Okay, so you know the power of Google Analytics for your small biz, right?
But, the truth is, Google Analytics, the best free traffic-tracking tool on the internet, just isn’t that intuitive for the non-techie. There’s no real manual aimed at guiding you, as a small business owner, through what you need to do to make sure it’s working properly for your site and how to ACT on that data. (Well, until now – but you can read about that in my author box below :))
I work with a lot of small business owners who want to stop guessing at what’s working for their online businesses and start knowing what’s working and just do that and forget the rest.
But let me tell you – when I first encounter these Google Analytics accounts, they’re often not very pretty (don’t worry – you’re not alone!). So I thought I’d round up some of my most commonly seen mistakes I see small business owners making with their Google Analytics accounts and how to fix them.
#1 – It’s Not Installed
This is the worst one! Google Analytics unfortunately cannot magically reveal all the traffic data for your website from the beginning of time once installed. It only starts collecting data from the day you install it.
So what to do? Don’t let the overwhelm get to you – just slap that code on your website and worry about what to do with GA later. (Need some help? Check out my guide to installing Google Analytics on any website)
#2 – It’s Not Installed Correctly
When it comes to adding code to your website, it’s understandable that things might go a little wonky if you’re not so tech-inclined but you’re doing things on your own. Not to worry – all is fixable!
Wrong installations can result in no data at all to missing or misleading traffic data. Not sure if your code is installed correctly? Check out these three clues.
Other issues? Do you have an ABSURDLY good bounce rate? Like less than 20%? (KISSMetrics says the web’s average is 40%) Your code is probably loading twice on the page.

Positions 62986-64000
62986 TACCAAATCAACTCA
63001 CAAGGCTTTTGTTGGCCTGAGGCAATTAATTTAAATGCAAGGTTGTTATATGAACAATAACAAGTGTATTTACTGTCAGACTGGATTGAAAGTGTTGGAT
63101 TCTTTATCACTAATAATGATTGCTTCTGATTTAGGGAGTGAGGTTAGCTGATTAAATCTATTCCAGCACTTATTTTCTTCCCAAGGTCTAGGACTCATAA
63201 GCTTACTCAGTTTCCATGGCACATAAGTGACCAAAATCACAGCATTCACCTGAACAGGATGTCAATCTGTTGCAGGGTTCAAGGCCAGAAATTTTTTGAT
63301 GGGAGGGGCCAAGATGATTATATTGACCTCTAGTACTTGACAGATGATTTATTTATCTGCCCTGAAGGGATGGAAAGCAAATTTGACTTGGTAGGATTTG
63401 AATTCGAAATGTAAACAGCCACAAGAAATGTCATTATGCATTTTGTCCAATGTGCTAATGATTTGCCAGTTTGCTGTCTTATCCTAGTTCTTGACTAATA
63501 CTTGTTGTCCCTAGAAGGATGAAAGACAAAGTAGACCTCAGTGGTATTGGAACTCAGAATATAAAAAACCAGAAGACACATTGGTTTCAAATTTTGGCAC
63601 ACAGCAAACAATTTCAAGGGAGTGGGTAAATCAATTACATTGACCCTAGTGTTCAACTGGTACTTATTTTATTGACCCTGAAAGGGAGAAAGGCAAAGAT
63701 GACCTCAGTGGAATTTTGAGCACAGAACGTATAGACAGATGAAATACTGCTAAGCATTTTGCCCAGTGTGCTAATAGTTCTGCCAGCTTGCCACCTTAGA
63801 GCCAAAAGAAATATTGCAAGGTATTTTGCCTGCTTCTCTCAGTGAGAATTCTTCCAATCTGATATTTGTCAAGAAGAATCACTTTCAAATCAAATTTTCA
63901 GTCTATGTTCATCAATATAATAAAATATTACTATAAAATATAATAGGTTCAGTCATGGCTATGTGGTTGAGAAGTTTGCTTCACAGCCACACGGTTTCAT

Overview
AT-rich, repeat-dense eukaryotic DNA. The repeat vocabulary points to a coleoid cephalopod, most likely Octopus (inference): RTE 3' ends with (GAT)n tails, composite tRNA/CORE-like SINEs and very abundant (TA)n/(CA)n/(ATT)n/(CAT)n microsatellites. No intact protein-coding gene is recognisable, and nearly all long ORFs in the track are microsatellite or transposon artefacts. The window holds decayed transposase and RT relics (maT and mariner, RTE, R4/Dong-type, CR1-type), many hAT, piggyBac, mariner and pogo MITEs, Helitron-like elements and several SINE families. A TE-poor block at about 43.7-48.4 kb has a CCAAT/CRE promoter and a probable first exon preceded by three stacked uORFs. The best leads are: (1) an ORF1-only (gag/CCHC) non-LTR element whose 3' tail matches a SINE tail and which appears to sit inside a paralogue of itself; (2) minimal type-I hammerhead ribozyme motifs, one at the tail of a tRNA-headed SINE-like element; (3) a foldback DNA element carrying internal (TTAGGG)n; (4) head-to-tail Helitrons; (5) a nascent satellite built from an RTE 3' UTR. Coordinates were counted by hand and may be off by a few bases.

What to do? Check that your Google Analytics code (that snippet they give you to copy and paste that includes a UA-XXXXX number) is installed just one on your page, and between the < head > tags. Sound scary? It’s not, I promise :)
Simply right click on any empty part of your website and select View Source. You’ll see a bunch of code but you’re just going to hit Ctrl (or Command) + F to search for “UA-” on the page. Find more than one? You have a problem. Find it but it’s not before your last < / head > tag? There’s another problem.
#3 – The Account is Lost
What to do: Google Analytics has to be accessed by a Gmail or Google-related email address. (Do you use Google Apps for biz? YouTube?) So the first step is to try logging in at www.google.com/analytics with any of your Google addresses.I’ve seen this one a lot (unfortunately). And it’s not the small business owner’s fault either. Whoever set up Google Analytics for their site failed to leave clear instructions or access to their account. So while a whole host of data full of interesting insights for your biz exists out there, you have no way to access it.
If that doesn’t work, try and track down the web people you’ve worked with in the past, starting with the most recent. See if they have any login info that’ll work.
Worst case? Start from scratch. Not the best scenario, but you can make sure you to implement some measures so it doesn’t happen again. Like adding a second user (as I detail out in this beginner’s guide) or at a very minimum keeping that account login info in a VERY safe place (and with more than one person knowing what it is).
Have you ever made a mistake with Google Analytics or are you guilty of any of the above? Do you have Google Analytics on your site? Do you find it useful? Let us know in the comments!